Buffalo Galaxy: the Limitless Far Reaches of Bluegrass
by Kara M. Bachman
When we think of the music of space, our minds instantly go to electronic music. It’s usually composed of soothing but altogether inhuman tones from New Age music or Space Music of the 1970s. We don’t usually connect the imagery of the cosmos to something as earth-rooted, organic, and emotive as bluegrass.
Minneapolis-based bluegrass outfit Buffalo Galaxy has redefined the space theme and used its spirit of expansiveness to describe the group’s work, which is highly human and firmly rooted in things of this immediate world.
For Buffalo Galaxy, the celestial references in their name and imagery aren’t about the universe’s endless, unknowable nature but about the infinite, unknowable possibilities of music.
Zach Tauer, the banjo player for Buffalo Galaxy, explained that the unique moniker arose when an image from “historic Americana music” – the buffalo – was combined with an acknowledgment of how much the band loves reaching far out and experimenting within the genre.
“The word ‘Galaxy’ describes the expansiveness, or potential, for the music,” Tauer said.
The unfettered possibilities of music first hit him hard when he picked up his first banjo about ten years ago.
“There was one Christmas when I asked for a banjo or mandolin,” he reminisced. His parents gave him a “cheap” instrument bought from Amazon. He loved it, but a final step needed to get him truly hooked.
“Then I bought a used Recording King banjo…and whoa!” It was much, much more fun. “I remember falling in love with that specific instrument,” he said.
The band’s current roster includes several significant festival dates this summer. Their debut record “New Escape” premiered in 2020, and they’ve built up to a schedule of approximately 60 dates a year, which isn’t bad considering how Covid-19 has decimated touring for most performers. They generally perform in the American west and midwest but are looking forward to perhaps adding some European dates in the future.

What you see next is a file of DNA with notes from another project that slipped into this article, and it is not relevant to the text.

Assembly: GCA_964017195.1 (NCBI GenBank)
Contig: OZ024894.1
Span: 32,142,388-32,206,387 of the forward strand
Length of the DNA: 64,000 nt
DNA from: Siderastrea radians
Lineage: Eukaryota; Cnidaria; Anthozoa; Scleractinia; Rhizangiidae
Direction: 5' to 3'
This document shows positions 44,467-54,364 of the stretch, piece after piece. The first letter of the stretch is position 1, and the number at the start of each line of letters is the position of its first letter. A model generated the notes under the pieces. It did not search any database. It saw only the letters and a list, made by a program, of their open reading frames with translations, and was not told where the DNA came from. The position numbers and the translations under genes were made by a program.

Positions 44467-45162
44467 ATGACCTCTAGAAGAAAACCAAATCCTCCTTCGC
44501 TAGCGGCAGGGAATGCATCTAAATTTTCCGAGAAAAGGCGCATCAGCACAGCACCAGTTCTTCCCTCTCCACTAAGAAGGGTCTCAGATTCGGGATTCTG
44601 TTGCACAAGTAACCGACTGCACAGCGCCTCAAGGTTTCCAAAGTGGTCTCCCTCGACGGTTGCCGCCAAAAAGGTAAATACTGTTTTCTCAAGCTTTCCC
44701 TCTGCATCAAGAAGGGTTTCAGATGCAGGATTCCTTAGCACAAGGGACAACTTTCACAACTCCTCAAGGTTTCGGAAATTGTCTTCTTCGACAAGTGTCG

Tauer has the pleasure of plucking and strumming with a group of fellow instrumentalists, of which he thinks quite highly. Johnny Kovarik, on guitar, sings lead on most songs and is the primary writer for the group’s original music. “He’s a lefty and plays banjo, too,” Tauer added. Jacob Rohde provides the mandolin. “He used to be a drummer,” Tauer explained, “so it influences the rhythms.”
Bass player Pete Whiteman used to be in a jazz group, which Tauer said “spices up” their songs.
Buffalo Galaxy hopes to record new material before summer gets going strong and their days fill with travel to festivals and other gigs. They’ve got some studio dates on the calendar for early April at RiverRock Studios in Minneapolis. They hope to record 6 to 8 new songs for an album similar to “New Escape” with one main difference.
“Some parts will be more orchestrated; a lot of the instrumental spaces will be more figured out beforehand.” So the sonic space will embrace not a celestial emptiness but an expertly organized universe of sound that will stretch the limits and maybe push new boundaries for these young musicians.
Tauer hints at what the tone of some new music might be. When asked how the band’s Minneapolis home influences the music, he said there’s certainly a connection between this chilly season we’ve just had and upcoming new output.
“This winter’s been really cold,” he said. “And dark. And bleak. Some of that has come out in our songs …the introspective and dark period of winter.”
Buffalo Galaxy does what it can to warm all spaces it enters with the human touch of music, whether it’s the cold of a Minnesota winter or the wide freeze of space.